Many people believe that only men are capable of being ruthless serial killers. However, there have been many female serial killers throughout history who have proven that women can be just as deadly as men. There are many notable female serial killers throughout history, but some of the most famous are Aileen Wuornos, Belle Gunness, Jane Toppan, and Karla Homolka. Keep your Avalon78 Casino login safe, because your mind is about to be blown.
Aileen Wuornos is one of the most well-known female serial killers. She confessed to the murders of seven men in the late 1980s and early 1990s. Her story captured the public’s imagination, and she was dubbed the “Damsel of Death” by the media. Wuornos was convicted of six of the murders and was executed by lethal injection in 2002. She was convicted of killing six men in Florida in the early 1990s.
Aileen Wuornos’s trial was unusual in that she was tried for multiple murders, which is not typical. Usually, defendants are tried for one murder at a time. In addition, Wuornos waived her right to a jury trial, which is also not typical. Most defendants choose to have a jury trial in order to have more people hear their side of the story.
Belle Gunness is believed to have killed over 40 people, mostly her husbands and suitors, in order to collect their life insurance money. She emigrated to the United States with her family in 1881. Gunness married twice, and both of her husbands died under suspicious circumstances. She also had three children who all died young. In 1908, Gunness began advertising for male boarders at her farm in La Porte, Indiana. Several men disappeared after answering her ads, and their bodies were later found on her property. After the grisly discovery of a skull in her basement, Gunness vanished, leaving behind a burning house and a note that said she had gone to California. Her whereabouts remain a mystery to this day.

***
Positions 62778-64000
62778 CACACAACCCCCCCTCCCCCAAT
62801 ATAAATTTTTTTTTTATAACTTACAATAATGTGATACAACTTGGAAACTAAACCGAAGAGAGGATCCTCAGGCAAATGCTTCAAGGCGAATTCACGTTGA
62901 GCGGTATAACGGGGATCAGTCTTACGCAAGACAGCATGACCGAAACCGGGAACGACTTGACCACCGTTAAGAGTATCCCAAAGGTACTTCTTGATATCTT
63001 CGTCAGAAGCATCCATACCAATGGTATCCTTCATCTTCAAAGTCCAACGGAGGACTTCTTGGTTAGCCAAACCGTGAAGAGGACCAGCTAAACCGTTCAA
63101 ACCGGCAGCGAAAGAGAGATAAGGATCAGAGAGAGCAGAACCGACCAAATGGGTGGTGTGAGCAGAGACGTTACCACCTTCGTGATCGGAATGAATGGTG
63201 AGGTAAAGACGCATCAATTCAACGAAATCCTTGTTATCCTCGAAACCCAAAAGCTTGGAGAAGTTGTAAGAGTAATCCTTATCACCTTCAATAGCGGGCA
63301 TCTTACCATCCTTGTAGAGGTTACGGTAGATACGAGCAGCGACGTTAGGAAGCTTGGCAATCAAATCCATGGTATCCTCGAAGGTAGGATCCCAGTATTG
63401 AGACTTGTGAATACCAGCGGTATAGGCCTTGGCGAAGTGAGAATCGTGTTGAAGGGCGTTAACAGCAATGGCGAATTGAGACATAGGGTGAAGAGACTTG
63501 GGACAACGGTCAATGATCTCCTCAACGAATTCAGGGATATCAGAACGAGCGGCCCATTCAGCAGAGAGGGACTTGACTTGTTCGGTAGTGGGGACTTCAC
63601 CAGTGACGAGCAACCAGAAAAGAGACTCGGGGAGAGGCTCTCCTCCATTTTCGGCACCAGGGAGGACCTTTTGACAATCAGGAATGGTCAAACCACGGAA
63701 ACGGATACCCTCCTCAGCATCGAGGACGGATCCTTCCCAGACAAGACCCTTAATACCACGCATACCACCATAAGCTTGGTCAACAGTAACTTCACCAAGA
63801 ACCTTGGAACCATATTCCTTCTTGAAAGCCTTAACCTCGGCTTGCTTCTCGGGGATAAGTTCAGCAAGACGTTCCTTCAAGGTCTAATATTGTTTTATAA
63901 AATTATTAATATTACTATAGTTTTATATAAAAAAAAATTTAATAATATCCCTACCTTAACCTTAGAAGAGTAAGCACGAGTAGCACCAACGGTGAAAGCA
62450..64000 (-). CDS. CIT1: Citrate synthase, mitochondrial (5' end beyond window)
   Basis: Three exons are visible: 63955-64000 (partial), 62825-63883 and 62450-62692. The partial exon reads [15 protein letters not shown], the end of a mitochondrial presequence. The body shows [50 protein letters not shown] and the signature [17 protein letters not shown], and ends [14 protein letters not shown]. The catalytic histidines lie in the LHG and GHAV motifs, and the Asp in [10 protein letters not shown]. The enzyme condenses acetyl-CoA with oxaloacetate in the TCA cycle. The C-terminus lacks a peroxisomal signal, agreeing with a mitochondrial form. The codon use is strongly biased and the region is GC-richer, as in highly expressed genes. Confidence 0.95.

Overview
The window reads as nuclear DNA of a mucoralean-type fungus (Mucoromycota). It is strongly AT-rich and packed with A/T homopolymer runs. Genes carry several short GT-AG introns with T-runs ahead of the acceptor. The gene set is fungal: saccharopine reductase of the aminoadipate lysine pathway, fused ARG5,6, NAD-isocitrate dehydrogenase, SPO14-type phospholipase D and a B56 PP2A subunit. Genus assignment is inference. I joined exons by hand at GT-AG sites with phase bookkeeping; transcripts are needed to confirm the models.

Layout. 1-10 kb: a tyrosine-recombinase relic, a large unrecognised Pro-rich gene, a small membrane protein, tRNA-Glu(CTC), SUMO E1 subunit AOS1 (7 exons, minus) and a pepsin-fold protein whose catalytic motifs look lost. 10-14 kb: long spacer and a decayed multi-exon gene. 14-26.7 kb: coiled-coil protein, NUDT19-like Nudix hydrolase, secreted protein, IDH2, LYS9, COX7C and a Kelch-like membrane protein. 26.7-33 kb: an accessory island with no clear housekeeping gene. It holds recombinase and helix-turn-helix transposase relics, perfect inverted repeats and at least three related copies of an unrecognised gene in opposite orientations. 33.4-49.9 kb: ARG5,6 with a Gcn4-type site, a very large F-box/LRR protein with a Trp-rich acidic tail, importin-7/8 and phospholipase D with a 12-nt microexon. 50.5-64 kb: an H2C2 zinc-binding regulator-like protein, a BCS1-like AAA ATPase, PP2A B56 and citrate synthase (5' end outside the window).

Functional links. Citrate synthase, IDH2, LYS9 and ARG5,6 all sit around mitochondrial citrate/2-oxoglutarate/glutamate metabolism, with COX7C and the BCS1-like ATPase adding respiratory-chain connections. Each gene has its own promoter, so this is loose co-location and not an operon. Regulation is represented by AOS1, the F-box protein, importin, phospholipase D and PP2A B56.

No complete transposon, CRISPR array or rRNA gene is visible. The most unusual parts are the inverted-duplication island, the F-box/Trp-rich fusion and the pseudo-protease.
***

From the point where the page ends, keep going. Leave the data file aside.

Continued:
Jane Toppan was a nurse in the early 1900s who confessed to killing over 31 people, mostly her patients. She claimed that she did it to experience the thrill of watching them die. She preferred to kill her patients while they were under her care so that she could experience the “thrill” of their deaths. Toppan was born in Boston, Massachusetts, to Irish immigrants. She had a difficult childhood; her father was an alcoholic, and her mother died when she was just four years old.
It was during her time as a nurse that Toppan began murdering her patients. She would first drug them with opiates, then suffocate them. In some cases, she would also inject them with lethal doses of poison. Toppan claimed that she got a sexual thrill from watching her patients die. In 1901, Toppan was finally caught after she killed two of her closest friends, sisters Margaret and Harriet Sherman. She was arrested and charged with murder. At her trial, Toppan pleaded not guilty by reason of insanity. However, she was found guilty and sentenced to life in prison.